My home switched from being on the less-vulnerable left location relative to the storm to the most dangerous right-front quadrant.
We also did not receive an indication that the storm surge would exceed 20 feet until 24 hours before landfall — after we evacuated.

I am exceedingly grateful for the warnings issued by the fine professionals at the Hurricane Center. They did the best they could with the tools they had, and they saved our lives.
But because we did not have more time and forewarning of the magnitude of the impacts, we didn’t take most of our belongings with us.
Apart from our cars and bags packed for a weekend away, we lost everything we owned.

What about now?
Thankfully, we have seen some stunning successes in the Hurricane Center’s tropical cyclone forecast track accuracy.
Brilliant examples include Hurricane Florence in 2018, Hurricane Dorian in 2019 and Hurricane Laura in 2020.
The track forecast for Tropical Storm Elsa this year has also been exceptional.

But we still have much room for improvement.
Let’s look at Hurricane Dorian again.
Despite the forecast accuracy for landfall in North Carolina, the situation was much different as the storm entered the Caribbean. Fortunately for the Greater Antilles, the track error worked in their favor.
Selected model track forecasts for Dorian on Aug. 26, 2019, indicated by different color lines.
The actual is given by the solid white line with positions marked with a cyclone symbol at six-hour intervals.

The biggest challenge with Dorian was intensity prediction.
Dorian resulted in the largest error since 2003, when the Hurricane Center began issuing five-day intensity forecasts.
The outcome was an average bust of 100 knots on the five-day intensity forecast, with none of the models even showing it as a major hurricane.
Selected intensity model forecasts for Dorian on Aug. 27, 2019, indicated by different colored lines.
The actual intensity is given by the solid white line, with intensity values marked with a cyclone symbol at six-hour intervals. (NHC)
Even though Atlantic Basin hurricane track errors have decreased from 250 miles three days before landfall 20 years ago to 100 miles today, hurricane intensity forecasts have shown barely any improvement in 30 years.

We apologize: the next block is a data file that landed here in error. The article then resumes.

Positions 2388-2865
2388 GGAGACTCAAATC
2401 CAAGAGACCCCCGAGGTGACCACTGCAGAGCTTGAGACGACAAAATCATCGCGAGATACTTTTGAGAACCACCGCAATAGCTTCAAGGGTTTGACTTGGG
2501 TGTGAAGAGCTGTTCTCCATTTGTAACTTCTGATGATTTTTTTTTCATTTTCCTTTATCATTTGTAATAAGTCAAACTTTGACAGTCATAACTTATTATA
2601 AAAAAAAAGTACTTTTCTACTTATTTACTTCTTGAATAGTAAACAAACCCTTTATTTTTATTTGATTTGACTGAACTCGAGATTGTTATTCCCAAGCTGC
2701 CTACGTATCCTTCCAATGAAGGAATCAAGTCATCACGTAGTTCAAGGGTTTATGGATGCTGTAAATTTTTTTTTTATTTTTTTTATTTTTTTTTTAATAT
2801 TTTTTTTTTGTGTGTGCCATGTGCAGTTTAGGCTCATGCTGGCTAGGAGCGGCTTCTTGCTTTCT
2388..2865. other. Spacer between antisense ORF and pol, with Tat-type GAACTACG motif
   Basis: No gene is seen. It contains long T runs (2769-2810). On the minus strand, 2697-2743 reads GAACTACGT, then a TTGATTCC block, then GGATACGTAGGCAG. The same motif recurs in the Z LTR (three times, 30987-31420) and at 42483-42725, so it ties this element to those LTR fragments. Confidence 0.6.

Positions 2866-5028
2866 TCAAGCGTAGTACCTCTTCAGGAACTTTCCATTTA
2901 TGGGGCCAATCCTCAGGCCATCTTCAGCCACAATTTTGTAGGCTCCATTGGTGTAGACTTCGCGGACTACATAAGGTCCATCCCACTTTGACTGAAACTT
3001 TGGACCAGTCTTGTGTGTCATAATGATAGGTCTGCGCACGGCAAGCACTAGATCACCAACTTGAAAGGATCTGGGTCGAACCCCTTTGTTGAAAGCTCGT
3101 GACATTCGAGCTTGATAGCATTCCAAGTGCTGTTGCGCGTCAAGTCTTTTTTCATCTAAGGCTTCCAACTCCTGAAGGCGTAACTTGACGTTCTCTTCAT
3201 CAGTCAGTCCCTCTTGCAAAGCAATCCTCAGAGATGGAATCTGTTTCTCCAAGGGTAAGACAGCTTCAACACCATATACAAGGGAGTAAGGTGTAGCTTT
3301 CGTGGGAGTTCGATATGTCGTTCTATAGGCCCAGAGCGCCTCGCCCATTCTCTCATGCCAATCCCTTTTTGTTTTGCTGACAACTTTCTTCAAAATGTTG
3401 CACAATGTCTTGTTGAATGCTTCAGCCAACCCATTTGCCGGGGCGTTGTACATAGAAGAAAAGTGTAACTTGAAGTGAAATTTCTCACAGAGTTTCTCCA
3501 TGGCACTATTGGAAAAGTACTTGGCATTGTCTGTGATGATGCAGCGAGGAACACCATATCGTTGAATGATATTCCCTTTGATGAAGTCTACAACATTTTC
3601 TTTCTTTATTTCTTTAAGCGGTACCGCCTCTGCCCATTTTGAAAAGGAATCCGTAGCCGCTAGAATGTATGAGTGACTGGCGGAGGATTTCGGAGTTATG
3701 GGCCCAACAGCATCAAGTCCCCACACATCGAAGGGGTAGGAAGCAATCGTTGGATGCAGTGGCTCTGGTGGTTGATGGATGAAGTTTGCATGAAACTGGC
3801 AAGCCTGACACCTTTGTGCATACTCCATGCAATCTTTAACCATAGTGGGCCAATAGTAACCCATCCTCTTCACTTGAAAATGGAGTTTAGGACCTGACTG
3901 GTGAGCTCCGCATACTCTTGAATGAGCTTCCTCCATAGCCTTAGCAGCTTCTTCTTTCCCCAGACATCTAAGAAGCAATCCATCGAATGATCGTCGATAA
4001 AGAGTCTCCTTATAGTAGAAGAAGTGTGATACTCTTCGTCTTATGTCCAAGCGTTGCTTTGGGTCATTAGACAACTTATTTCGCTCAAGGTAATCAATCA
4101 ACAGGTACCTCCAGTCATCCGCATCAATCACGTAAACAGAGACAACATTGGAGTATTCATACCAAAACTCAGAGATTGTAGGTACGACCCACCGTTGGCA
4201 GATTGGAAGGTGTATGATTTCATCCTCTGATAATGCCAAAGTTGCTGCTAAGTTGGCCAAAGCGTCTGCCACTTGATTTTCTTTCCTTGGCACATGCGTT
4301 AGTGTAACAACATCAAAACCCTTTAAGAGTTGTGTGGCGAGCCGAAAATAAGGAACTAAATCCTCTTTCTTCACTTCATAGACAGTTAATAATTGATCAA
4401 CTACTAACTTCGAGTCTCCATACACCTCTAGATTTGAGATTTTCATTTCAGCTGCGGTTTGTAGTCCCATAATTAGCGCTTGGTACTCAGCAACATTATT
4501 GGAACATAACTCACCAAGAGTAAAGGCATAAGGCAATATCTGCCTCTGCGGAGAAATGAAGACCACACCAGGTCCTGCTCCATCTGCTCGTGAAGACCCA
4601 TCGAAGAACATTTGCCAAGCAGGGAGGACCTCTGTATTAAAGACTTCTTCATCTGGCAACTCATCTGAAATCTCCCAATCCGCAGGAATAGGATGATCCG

Rapid intensification before landfall catches communities off-guard by creating a much stronger and more dangerous storm than anticipated.

NOAA’s new partnerships with industry are only just beginning to take hold, and the opportunities for more impactful collaborations are expanding rapidly.
A particularly innovative company is tomorrow.io (formerly ClimaCell), which intends to deploy the first constellation of 32 radar-equipped satellites in low Earth orbit by 2024.

Sofar Ocean is also a rising star in the commercial data world, with plans to add 1,500 of its Spotter metocean buoyst o its global network this year.
It also delivers services using data, models and tools, and its Wayfinder app is particularly notable.
It is used by shipping companies for dynamic route optimization using its Spotter network.
The app calculates fuel and cost savings, as well as reductions in carbon emissions.

Charting the correct course in a changing climate can only be achieved by reliable prediction. Improving the accuracy and reducing the uncertainty in warnings, forecasts and projections ensures effective preparation, adaptation and mitigation.
Industry is delivering the data, models and tools today to navigate this future safely and successfully. It will be best for governments to get on board.

Gallaudet is a retired Navy rear admiral, former deputy administrator at NOAA and assistant secretary of commerce for Oceans and Atmosphere.Before NOAA, he served for 32 years in the Navy, completing his career as the Oceanographer and Navigator of the Navy and director of the Navy’s Task Force Climate Change.